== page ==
ORLANDO, Fla. – Troopers Wednesday morning chased a group of suspected burglars who authorities said smashed their way into a Target store on Florida's west coast from Hernando County to an apartment complex in Pine Hills.
The four men ditched their SUV at the Windsor Cove Apartments off Mercy Drive and fled, according to the Florida Highway Patrol.
Law enforcement officials said the burglary suspects are among a small group of criminals ruining the safety and security of the majority of Pine Hills residents.
"They feel they can terrorize the streets, commit crimes where they want, and the message to them is 'No you can't,'" said Captain Carlos Torres with the Orange County Sheriff's Office.
After a violent end to 2016 - five shooting and stabbing incidents in one December weekend, and a 50 percent increase in homicides from 2015 - Orange County Sheriff Jerry Demings and Orlando Police Chief John Mina on December 16 announced Operation R.I.S.E., which stands for Restoring Inclusiveness, Safety and Empowerment.
In the three weeks since Operation R.I.S.E. has been in effect in Pine Hills, the sheriff's office and the police department say together they've made almost 100 arrests and confiscated 19 illegal guns.
"We're targeting the people doing the most harm to the community and it's working," Orlando police Capt. Sue Brown said. "We're trying to get guns out of the hands of the convicted felons and the ones who are trying to commit crime."
Brown and Torres each wrote their own version of the Operation R.I.S.E. operational plan. Both captains understood the need to cooperate and collaborate with the Orange County, Orlando city line running through Pine Hills.
"Ultimately what we know is these criminals don't have boundaries," Torres said. "What we're finding out is we're dealing with the same issue. Just different areas of the county."
"The shooting that happened a few weeks ago - our guys heard the gunshots, the victims ran this way, so our guys have this person running at them but turns out it was the other side of the street in the county," Brown said.
Brown and Torres now share information online through the the Pine Hills Joint Operation folder that both agencies can access anytime. Torres said it's effectively a law-enforcement bulletin board for deputies and officers covering Pine Hills.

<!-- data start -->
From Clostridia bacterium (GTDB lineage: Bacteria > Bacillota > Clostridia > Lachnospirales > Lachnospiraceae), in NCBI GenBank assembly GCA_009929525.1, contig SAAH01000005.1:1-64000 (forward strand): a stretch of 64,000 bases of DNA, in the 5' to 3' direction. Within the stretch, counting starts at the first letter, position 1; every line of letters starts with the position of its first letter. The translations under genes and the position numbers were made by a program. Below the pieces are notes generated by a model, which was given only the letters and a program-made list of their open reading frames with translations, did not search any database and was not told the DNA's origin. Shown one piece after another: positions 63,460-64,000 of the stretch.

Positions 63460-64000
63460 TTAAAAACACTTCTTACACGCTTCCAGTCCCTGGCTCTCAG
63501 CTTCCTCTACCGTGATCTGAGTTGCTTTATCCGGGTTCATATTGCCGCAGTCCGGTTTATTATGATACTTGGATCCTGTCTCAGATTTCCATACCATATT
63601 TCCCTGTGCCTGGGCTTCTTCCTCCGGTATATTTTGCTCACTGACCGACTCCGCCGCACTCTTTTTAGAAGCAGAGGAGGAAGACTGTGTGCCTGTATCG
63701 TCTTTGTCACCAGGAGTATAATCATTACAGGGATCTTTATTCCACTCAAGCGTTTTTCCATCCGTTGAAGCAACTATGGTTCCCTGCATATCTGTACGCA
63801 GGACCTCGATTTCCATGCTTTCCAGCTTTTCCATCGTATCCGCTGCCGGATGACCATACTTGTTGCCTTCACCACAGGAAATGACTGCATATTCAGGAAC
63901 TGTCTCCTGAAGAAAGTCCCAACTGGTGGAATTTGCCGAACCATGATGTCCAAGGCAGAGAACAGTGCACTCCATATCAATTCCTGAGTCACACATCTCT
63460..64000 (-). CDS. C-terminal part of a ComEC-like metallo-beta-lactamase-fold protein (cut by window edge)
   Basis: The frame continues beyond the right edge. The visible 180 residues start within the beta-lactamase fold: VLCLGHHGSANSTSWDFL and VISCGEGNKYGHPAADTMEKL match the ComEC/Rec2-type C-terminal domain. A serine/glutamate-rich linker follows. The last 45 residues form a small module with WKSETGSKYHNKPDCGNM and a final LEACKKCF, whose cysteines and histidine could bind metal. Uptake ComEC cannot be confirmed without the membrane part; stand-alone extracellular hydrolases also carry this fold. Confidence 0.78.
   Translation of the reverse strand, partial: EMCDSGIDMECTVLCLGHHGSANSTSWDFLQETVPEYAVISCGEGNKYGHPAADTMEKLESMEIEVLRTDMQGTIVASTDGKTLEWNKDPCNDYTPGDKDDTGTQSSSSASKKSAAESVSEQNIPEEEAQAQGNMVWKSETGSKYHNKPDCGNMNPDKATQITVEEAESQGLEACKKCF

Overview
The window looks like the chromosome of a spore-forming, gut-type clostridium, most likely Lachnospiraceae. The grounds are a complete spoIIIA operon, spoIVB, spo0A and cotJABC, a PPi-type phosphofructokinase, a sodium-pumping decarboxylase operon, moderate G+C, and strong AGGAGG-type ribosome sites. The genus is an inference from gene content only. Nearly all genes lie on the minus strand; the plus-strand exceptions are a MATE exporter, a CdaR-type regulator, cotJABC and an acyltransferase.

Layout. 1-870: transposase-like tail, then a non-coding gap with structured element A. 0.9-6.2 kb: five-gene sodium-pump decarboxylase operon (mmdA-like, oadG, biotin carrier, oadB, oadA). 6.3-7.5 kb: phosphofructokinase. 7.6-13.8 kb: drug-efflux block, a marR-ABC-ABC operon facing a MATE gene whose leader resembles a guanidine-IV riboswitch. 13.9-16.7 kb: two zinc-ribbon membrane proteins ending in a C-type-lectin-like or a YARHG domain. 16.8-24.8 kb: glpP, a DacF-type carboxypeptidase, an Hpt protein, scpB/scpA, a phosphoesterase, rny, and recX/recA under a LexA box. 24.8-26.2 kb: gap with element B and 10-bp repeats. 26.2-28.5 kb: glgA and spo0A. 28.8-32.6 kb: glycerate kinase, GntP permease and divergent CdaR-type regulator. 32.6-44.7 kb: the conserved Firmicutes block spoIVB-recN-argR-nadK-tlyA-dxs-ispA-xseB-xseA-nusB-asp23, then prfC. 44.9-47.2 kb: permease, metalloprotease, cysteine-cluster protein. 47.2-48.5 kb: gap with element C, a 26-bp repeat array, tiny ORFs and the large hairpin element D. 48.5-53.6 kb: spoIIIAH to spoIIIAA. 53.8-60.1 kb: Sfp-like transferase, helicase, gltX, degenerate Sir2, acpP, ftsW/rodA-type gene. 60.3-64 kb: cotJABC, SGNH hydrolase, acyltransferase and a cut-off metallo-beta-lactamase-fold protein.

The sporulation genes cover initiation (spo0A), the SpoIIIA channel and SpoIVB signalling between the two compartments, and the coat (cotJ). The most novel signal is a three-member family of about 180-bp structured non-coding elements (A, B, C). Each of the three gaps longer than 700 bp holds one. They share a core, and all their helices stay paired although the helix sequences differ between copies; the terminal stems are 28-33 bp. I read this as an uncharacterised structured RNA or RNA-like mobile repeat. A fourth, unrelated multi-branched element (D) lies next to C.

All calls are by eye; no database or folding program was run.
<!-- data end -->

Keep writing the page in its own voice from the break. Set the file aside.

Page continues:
"We're targeting the people we know are out here committing crimes," Brown said. "We know who they are based on their criminal history."
The captains showed News 6 on Wednesday how they are already getting results on crime with Operation R.I.S.E.
Deputies and officers stopped at a gas station where several cars were parked at the pumps but no one was getting gas.
They visited a convenience store at the corner of Pine Hills Road and North Lane where five people were shot in one night in December.
"We've had several shootings here and as Capt. Torres mentioned earlier it is kind of a through-zone for bad guys to travel from one jurisdiction to another," Brown said.
"We are looking for what is out of place, who is suspicious, who is acting in a manner that (they) shouldn't," Torres said. "We're looking for traffic violations."
Torres and Brown said traffic stops can often yield the discovery of illegal guns
"Last night we made six felony arrests, two misdemeanors, and I know they did get one firearm last night," Brown said.
Police noticed that several school-aged young men were hanging out in front of a convenience store Tuesday when they should have been in school.
Torres said he's seen a disturbing rise in juveniles committing serious crimes. He said some are hired by adults who know the juveniles will be treated as less harshly by the judicial system and the juveniles know that too.
"They'll tell you as soon as you arrest them 'You know I'm gonna get out' and they have this mentality 'I can still continue to commit the crimes and get away with them,'" Torres said.
The captains showed News 6 a trailer marked "Crime Prevention Mobile Substation" parked in a lot on Silver Star Road staffed by deputies for several hours each day.
Torres said people stop by to ask for help but also to give them valuable crime-fighting tips.
"This is not just a law-enforcement problem," Torres said. "This is an everyone problem."